While both are allowed, it’s become standard practice to avoid them at all costs. While numbers sometimes make sense for a domain (like 1800flowers.com), this is the exception and not the rule.
Just do yourself a favor and take hyphens and numbers off the table.
Don’t Localize It
If you build niche websites using the methods I promote on this site, ever decision you make should be made with a long term focus. If you create a domain name with a local focus, don’t expect to get much traction in other parts of the world.
With that being said, if your site’s focus in tied to a specific geographical area, then by all means, localize your domain name.
Check for Trademarks
Before you move forward with that perfect domain name that you found, absolutely do a quick trademark check. The last thing you want is to grow your site, only to run into legal issues because you used a trademarked phrase in your domain name.
Include a Keyword
While this one definitely isn’t crucial by any means, adding keywords to your domain is definitely a good idea if you can make it work. Having a keyword in your domain can help the clickthrough and trust factor of your site.
Check for Account Availability
You might think you’ve found the perfect domain name that’s available, but before you move forward, I recommend checking to see if the various related accounts are available as well. By this I mean, make sure someone’s not already running social channels using your domain name.
Be Creative (To an Extent)
As mentioned above, you want your domain name to be short and simple. At the same time, if you can find a way to do those things and come up with something unique, you might come up with a name that can really help you stand out.
Don’t go crazy and invent your own word or anything, but if you can come up with a simple play on a word that strongly relates to your niche, it can be a great way to create a strong brand.
Don’t Overthink It
Last, but not least, don’t overthink it. With every day that passes, more and more domain names are taken. Some people even buy domain names simply to turn around and sell them for an inflated price.
If you can’t come up with the perfect name, don’t sweat it. Pick something close to it that has the same meaning and is available.
How to Find Domain Name Ideas
Now that you know what factors to consider, it’s time to actually create the domain name. The first step I always take in this process is to make a huge list of keywords related to my niche. You can do this by visiting other blogs and writing down any keywords you come across.
Once you’ve made your list, you can use the methods below to generate a unique domain name idea.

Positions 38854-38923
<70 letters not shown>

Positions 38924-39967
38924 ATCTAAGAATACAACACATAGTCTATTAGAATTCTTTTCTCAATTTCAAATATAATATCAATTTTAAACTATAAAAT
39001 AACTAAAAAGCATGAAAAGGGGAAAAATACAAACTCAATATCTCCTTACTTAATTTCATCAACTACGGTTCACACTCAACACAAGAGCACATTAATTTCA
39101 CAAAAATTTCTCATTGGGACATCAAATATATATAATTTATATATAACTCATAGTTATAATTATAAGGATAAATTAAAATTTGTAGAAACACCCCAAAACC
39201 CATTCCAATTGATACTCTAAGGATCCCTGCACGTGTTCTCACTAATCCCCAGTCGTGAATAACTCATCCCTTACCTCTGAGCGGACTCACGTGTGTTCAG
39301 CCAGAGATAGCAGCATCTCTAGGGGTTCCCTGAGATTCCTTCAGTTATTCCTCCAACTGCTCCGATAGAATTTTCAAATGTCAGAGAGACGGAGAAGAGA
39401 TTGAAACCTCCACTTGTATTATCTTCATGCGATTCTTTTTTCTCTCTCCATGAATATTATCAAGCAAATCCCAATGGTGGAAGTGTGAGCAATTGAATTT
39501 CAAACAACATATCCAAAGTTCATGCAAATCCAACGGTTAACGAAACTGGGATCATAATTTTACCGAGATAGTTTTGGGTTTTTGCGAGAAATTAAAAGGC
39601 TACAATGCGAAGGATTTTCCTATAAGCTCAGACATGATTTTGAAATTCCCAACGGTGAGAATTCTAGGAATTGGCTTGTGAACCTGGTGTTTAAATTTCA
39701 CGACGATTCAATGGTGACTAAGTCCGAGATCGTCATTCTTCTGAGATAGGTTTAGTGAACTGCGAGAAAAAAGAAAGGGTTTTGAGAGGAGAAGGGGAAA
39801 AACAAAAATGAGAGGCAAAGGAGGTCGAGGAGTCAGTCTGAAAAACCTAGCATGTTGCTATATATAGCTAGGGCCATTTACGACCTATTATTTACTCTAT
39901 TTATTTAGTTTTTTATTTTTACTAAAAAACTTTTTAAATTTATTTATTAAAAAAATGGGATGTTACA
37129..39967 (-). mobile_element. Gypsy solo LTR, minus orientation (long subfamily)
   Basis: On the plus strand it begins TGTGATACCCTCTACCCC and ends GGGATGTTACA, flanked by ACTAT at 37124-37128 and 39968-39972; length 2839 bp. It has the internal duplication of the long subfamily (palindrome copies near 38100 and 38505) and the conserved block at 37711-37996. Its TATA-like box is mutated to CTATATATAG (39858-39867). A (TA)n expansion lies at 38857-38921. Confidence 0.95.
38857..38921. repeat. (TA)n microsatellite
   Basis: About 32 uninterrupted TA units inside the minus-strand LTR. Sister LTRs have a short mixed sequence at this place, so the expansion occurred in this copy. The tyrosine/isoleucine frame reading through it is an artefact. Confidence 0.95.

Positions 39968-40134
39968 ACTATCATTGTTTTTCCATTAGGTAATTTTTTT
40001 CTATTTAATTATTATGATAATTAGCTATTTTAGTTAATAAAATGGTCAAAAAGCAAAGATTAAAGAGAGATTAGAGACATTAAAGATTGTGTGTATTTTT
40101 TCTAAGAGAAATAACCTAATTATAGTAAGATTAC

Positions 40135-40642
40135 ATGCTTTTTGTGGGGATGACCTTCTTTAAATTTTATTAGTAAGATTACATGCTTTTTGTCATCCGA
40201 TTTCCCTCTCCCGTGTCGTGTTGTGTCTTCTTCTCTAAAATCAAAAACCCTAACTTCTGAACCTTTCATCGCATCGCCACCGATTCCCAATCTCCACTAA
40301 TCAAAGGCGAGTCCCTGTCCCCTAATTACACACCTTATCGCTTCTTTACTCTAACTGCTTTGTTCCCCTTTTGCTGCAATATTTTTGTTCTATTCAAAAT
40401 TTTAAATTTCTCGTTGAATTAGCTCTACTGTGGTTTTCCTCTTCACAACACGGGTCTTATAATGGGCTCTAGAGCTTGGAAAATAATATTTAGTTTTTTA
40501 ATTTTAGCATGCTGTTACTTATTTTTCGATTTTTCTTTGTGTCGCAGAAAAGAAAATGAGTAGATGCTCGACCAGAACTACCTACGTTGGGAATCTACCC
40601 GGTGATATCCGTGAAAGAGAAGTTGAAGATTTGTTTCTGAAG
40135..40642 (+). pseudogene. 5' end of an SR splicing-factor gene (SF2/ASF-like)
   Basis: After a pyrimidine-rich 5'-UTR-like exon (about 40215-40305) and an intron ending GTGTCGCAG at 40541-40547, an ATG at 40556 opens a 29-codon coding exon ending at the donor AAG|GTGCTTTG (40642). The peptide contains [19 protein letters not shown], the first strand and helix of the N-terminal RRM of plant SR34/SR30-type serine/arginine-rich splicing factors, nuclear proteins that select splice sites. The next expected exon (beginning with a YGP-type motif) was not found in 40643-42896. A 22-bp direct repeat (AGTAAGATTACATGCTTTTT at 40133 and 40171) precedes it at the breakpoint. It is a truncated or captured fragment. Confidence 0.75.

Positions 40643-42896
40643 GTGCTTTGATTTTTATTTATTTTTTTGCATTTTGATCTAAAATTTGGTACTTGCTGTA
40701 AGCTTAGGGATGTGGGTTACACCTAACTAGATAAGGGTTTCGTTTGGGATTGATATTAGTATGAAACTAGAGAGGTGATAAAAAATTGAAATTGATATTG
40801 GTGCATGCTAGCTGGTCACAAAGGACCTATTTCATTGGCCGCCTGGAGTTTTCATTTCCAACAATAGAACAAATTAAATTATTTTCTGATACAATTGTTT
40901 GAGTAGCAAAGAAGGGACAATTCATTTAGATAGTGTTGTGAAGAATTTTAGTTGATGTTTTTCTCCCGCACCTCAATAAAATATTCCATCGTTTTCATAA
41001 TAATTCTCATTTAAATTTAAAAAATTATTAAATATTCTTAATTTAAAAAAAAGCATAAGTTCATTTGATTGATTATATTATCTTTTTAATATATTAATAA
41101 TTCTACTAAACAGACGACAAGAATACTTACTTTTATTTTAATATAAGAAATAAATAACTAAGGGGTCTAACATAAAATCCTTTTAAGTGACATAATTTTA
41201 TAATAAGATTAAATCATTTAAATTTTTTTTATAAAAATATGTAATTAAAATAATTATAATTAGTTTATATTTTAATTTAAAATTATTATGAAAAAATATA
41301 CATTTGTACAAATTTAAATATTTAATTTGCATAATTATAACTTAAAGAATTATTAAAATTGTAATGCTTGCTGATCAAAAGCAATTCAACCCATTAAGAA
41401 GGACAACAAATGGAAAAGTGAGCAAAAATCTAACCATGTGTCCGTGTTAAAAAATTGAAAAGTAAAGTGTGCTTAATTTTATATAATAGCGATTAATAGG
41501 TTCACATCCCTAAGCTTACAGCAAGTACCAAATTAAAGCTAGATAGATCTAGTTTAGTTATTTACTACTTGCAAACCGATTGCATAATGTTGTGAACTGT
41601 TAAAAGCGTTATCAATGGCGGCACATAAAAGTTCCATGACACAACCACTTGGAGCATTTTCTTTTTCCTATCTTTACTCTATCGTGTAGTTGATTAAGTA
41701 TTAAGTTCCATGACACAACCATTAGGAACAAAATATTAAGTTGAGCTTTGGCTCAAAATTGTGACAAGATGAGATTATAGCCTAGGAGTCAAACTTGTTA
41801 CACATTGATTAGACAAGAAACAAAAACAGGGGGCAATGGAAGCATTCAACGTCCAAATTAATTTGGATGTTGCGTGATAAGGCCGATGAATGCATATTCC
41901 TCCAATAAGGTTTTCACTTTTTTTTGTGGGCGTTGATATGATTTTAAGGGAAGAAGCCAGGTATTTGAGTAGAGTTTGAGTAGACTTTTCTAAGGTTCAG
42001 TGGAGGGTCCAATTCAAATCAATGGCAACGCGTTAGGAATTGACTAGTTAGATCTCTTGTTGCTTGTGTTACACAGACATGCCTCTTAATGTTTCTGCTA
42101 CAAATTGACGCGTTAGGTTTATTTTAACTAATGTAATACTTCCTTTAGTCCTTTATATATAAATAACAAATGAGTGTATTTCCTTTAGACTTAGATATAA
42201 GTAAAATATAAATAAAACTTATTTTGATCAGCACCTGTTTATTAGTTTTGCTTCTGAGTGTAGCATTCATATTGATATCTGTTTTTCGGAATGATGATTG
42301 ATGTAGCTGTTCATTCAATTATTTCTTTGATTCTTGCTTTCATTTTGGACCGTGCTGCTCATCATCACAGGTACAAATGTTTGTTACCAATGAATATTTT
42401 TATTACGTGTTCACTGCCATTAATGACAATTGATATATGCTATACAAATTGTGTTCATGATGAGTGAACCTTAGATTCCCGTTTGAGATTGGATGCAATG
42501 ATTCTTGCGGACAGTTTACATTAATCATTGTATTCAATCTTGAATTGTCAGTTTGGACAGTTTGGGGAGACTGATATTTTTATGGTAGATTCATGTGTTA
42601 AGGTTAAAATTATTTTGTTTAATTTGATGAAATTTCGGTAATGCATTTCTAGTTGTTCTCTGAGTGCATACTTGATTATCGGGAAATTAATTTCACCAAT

The first place I always visit when trying to come up with a domain name is thesaurus.com. Once there, enter a seed word in the search box at the top, then you’ll be presented with several synonyms.
What I typically do is enter various keywords related to my niche, then start adding the synonyms that I like to a spreadsheet. Once done, I look through the spreadsheet to see if I can come up with any unique pairings that work well with my niche.
Another tool that I love to use when coming up with a new domain name is relatedwords.org. This site produces results similar to thesaurus.com, but from my experience, you’ll get more unique words and you’ll get a lot more of them.
The words are presented graphically in a way that allows you to click on each one to learn more about its meaning. This is definitely a nice tool that I’ve used a ton in the past.
Use a Domain Name Generator
If you’re really struggling to come up with a good domain name, you can always try a domain name generator. These generators come up with various word combinations based on the keyword that you enter.
Honestly, I’ve never resorted to this. However, that doesn’t mean it won’t work for you. Typically, if I can’t come up with something good using one of the first couple of tools mentioned above, I either sit on it for a day or I move on to my last recommendation…
Ask for Help
If all else fails, don’t be afraid to ask someone else for help. My wife is great at coming up with short, catchy, domain names, so we always bounce ideas off of each other when starting up a new site. She usually comes up with the final name, by the way.
Where to Buy a Domain Name
There are plenty of places where you can get a domain name these days. Personally, I always go through Bluehost. I do this because it’s quick and easy to bundle a domain name with hosting when firing up a new site.
Once a site has grown, I move the hosting over to Rocket.net, but I’ll get to that in another post. When just getting started with a new site though, I definitely recommend keeping it cheap and simple by just going through Bluehost and bundling your domain and hosting.
As you can see, there’s a lot to consider when choosing a domain name for your new niche website. As I’ve already pointed out, this step is one of those crucial steps that you just don’t want to get wrong.
While you can make a subpar domain work, it definitely makes growing your site much more challenging than it needs to be.
Follow the steps above, and your website will be off to a fantastic start.